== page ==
Most of the BS I see about <whoever> making too much money is simply jeolosy -- you can't get a job that pays that much, ergo, nobody should have a job that pays that much.

Grow up.

Sgt. Sausage
Wednesday, September 01, 2004

Yes sassy, but even if youre right, then increased profits should be put into the treasury of the company and not
the CEO's pockets. Again management teams are not entrpeneurs, they are employees of the corporation, and if they increase profits they should be rewarded like other employeess: a pat on the back, and getting to keep their job. As it is they are allowed to raid the company for all its worth, and often not even report it to the shareholders in the form of financials (Executive Pensions, Stock Options, "loans" that are later forgiven...)

the artist formerly known as prince
Wednesday, September 01, 2004

>> "As it is they are allowed to raid the company for all its worth, and often not even report it to the shareholders in the form of financials (Executive Pensions, Stock Options, "loans" that are later forgiven...)"

I don't understand why you have a problem with that.

Ken Lay
Wednesday, September 01, 2004

++At what point (*honestly*) would you say: "Damn, you're paying me too much. I'm not gonna take the job -- sorry, I'm gonna take this other job that pays me $80K, 'cause I don't think I'm worth more than $80K".

lol.  point goes to sgt. sausage...

Kenny
Wednesday, September 01, 2004

Wrong kenny,
You need to negotiate for your pay, wheras most CEO's get to decide their own (being the most boards/compensation comittees are yes men).

the artist formerly known as prince
Wednesday, September 01, 2004

"Most of the BS I see about <whoever> making too much money is simply jeolosy -- you can't get a job that pays that much, ergo, nobody should have a job that pays that much.

Grow up."

No, Sausage, it's the stockholders saying "why should we pay that guy $10 million a year, when we have others willing to do it for $500K a year?"

Those $50- and 100-million dollar bonuses (times ten executives) is money out of the stockholders' pockets, life savings, and retirement accounts.

Mr. O
Wednesday, September 01, 2004

Kenny = Ken Lay?

NoName
Wednesday, September 01, 2004

"You need to negotiate for your pay, wheras most CEO's get to decide their own (being the most boards/compensation comittees are yes men"

This may be true in a macro sense but the reality is not so cut-and-dry.

Most C-level execs have employmeny contracts reviewed and approved by the compensation committees of the BOD.

Assuming:
* the BOD represents the majority shareholders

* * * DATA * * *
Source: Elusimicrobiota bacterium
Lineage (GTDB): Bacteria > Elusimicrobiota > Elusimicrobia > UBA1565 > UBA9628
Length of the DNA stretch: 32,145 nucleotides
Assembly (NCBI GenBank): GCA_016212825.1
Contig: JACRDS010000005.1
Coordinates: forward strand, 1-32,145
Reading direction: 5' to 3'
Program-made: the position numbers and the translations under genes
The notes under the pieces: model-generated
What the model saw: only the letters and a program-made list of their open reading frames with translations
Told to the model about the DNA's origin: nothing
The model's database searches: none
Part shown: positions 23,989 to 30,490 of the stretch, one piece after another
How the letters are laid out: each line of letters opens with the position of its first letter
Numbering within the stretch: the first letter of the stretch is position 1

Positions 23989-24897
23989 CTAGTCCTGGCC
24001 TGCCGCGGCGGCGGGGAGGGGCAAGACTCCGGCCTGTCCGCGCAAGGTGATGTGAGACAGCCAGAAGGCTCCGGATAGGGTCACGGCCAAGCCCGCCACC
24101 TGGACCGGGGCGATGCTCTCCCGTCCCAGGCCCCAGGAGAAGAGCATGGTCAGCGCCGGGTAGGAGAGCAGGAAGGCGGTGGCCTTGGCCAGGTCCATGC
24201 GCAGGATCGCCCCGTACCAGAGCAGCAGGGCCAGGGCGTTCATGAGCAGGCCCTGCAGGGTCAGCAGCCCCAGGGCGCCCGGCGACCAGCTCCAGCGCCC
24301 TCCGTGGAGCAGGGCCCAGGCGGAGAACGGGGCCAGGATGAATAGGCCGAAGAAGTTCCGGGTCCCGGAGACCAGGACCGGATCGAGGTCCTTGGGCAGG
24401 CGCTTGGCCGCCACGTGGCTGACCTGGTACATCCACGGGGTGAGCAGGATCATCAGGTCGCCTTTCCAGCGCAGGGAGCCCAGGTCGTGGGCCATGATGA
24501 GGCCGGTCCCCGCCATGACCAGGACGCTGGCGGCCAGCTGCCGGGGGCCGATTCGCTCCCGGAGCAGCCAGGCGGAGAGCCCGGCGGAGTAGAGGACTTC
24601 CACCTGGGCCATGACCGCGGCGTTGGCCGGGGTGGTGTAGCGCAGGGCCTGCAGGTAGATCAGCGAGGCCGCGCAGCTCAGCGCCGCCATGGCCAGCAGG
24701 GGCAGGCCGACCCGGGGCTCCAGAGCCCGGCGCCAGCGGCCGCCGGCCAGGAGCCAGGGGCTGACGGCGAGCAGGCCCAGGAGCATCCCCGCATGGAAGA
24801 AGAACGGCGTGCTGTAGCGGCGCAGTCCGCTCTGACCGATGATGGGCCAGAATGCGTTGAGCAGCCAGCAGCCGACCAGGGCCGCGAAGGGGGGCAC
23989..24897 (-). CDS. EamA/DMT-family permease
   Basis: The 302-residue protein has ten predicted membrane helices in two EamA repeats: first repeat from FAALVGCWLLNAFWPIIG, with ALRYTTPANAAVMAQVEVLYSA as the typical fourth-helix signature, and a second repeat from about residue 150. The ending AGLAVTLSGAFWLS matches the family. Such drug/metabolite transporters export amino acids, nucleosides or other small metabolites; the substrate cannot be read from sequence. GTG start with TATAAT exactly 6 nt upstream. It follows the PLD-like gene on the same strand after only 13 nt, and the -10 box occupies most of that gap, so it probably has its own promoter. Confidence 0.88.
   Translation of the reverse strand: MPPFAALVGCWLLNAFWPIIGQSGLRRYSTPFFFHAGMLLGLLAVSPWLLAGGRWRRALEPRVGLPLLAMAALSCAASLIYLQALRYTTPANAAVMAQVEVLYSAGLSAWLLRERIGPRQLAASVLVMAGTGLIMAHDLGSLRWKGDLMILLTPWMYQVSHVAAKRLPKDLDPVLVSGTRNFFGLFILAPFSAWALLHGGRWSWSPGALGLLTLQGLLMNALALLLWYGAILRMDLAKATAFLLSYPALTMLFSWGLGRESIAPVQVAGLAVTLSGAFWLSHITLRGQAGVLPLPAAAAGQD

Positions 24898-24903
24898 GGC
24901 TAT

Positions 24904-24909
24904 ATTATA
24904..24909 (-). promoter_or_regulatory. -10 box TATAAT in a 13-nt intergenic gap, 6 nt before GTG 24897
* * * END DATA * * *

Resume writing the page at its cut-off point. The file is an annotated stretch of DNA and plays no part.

* the BOD is *satisfied* with performance (share price increased in past xx months)

Then it's easy to pay out xx% of gross revenue to the management team.

Ethics aside, I think many are confusing revenue performance with share price.  If we had a market where fundementals really mattered, then SP would reflect the fundementals and the management compensation would be directly tied to performance.  But as it is today, SP is determined as much by macro / social factors as it is by the bottom line, and we all know of plently of loser companies which have grossly inflated market caps, even today.

The blame has to be held, to some degree, by the average shareholder who continually seeks a fast buck, gets cold feet at any sign of bad news, buys and sells on recommendation of a press release, and basically is dramatically out of touch with their investments.

Sassy
Wednesday, September 01, 2004

"Most C-level execs have employmeny contracts reviewed and approved by the compensation committees of the BOD."

Who are also yes men, often on the boards of each other's companies.  Shareholders don't have as much control as they used to, and are fighting against the boards and CEOs to regain that control.  If the boards and CEOs were so dedicated to "shareholder value", they wouldn't be fighting the shareholders.

NoName
Wednesday, September 01, 2004

==>You need to negotiate for your pay, wheras most CEO's get to decide their own (being the most boards/compensation comittees are yes men).

Irrelevant to my question.

The question still stands:

++At what point (*honestly*) would you say: "Damn, you're paying me too much. I'm not gonna take the job -- sorry, I'm gonna take this other job that pays me $80K, 'cause I don't think I'm worth more than $80K".

Emphasis on *you* -- at what point would *YOU* draw the line.

BTW: "most CEO's get to decide their own" is assumed to be false until you provide evidence to the contrary.

My question requires no evidence. It's your opinion. Again, give me a number ... I'm waiting ... It's *your* number.

Sgt. Sausage
Wednesday, September 01, 2004